Arizona Officials Respond To Spanish-Language Election Date Error
Wednesday, October 17, 2012
A portion of voter materials in Arizona's largest county stated the wrong date of the November election in the Spanish translation. From Phoenix, Jude Joffe-Block reports the Maricopa County recorder says the typo was only seen by a small group of voters.
PHOENIX A portion of voter materials in Arizona's most populous county stated the wrong date of the November election in Spanish. The Maricopa County recorder said the typo was only seen by a small group of voters.
The issue came to light when a voter picked up her registration card an elections department office. On an information sheet she received, the date of the election was printed correctly in English -- Nov. 6 -- but the Spanish translation said Nov. 8.
Maricopa County Recorder Helen Purcell says her department checked the materials as soon as they were alerted to the typo by the voter and local media. She said the error was contained to information sheets handed out in their offices.
Purcell estimates the incorrect date was likely seen by fewer than 50 voters, since the vast majority of the county's 1.8 million voters got their registration cards and the attached information sheet in the mail.
"I would not like the idea of anybody being disenfranchised," Purcell said. "Certainly don't want that to happen. So that is why we are trying to get the word out."
Voting rights expert James Tucker said correcting the mistake is an important step.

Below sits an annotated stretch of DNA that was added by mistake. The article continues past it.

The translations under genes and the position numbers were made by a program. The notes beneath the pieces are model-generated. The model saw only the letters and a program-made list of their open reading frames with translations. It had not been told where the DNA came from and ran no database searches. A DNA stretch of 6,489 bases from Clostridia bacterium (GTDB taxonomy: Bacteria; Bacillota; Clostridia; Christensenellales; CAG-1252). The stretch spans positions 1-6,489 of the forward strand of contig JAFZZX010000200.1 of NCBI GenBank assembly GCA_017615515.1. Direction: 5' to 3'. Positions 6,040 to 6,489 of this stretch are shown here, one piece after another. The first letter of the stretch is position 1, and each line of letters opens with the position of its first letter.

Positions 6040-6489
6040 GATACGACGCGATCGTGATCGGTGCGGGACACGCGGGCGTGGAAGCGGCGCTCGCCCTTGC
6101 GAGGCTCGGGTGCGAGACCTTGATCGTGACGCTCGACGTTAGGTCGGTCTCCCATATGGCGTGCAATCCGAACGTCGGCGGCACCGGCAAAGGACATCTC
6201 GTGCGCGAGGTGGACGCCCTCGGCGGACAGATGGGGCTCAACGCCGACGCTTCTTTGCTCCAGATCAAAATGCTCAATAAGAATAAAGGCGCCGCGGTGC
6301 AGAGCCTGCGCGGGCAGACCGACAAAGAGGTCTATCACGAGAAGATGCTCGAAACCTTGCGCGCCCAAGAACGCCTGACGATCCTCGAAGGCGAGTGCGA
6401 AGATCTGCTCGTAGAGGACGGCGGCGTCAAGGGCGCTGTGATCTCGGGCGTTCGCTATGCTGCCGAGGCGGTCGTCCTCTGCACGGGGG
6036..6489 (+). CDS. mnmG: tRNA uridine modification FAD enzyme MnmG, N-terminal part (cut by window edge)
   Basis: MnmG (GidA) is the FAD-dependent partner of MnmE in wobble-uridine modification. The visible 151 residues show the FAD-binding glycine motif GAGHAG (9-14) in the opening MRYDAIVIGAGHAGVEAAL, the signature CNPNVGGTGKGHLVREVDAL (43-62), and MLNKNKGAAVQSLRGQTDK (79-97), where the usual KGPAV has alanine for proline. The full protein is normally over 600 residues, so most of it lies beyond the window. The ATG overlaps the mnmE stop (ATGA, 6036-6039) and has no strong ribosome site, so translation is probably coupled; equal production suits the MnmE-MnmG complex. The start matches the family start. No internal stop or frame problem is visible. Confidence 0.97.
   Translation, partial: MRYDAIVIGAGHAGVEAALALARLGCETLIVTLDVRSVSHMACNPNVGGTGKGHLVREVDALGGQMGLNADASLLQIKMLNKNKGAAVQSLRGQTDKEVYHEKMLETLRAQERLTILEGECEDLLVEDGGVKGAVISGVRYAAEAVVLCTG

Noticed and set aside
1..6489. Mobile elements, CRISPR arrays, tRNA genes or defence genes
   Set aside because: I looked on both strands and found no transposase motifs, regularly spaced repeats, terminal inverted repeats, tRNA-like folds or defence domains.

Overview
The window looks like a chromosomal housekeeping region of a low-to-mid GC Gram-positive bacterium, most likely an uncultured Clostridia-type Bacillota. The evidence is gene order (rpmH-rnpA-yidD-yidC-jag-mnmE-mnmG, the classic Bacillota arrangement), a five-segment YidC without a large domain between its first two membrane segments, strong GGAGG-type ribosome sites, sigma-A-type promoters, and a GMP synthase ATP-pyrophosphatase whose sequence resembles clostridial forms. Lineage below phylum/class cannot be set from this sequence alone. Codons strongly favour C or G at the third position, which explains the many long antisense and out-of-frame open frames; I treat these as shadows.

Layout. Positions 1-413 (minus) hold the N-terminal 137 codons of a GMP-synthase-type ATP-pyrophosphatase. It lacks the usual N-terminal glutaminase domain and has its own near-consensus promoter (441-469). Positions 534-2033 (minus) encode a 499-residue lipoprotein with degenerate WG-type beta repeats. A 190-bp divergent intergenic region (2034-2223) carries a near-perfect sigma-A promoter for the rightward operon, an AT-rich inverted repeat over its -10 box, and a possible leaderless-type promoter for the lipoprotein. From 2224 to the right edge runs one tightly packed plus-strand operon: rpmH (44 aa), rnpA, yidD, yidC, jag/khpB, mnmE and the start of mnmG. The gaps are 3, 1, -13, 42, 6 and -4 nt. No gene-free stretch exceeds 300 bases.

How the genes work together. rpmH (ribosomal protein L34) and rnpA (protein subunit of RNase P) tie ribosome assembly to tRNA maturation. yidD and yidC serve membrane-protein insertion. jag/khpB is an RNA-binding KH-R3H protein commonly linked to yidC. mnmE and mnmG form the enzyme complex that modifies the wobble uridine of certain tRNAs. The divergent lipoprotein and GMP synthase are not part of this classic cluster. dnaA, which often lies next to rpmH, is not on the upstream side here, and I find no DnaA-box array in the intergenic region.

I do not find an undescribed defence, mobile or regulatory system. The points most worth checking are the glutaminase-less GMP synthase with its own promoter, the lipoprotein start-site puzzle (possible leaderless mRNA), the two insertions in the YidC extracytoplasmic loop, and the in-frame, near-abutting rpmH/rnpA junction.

"When election officials make mistakes because they are human just like the rest of us, as long as they go to efforts to correct the mistake, they should be commended for that," said Tucker, who works as a lawyer in Las Vegas. "They've got a difficult job to do."
Still, Tucker said it is important to remember that in past elections, unofficial shadow groups have deliberately publicized misinformation about election dates or polling locations in an effort to disenfranchise certain voters.
"You know it is very easy, unfortunately in this day in age for individuals to send out fliers or emails or even place robo calls that make it sound like it's an official message." Tucker said. "I think it just highlights the difficulty that can occur if there is no one who is there to respond to it."
A spokesman for the Arizona Democratic Party said he is trying to arrange a meeting with the elections department to learn more about the extent of the error.
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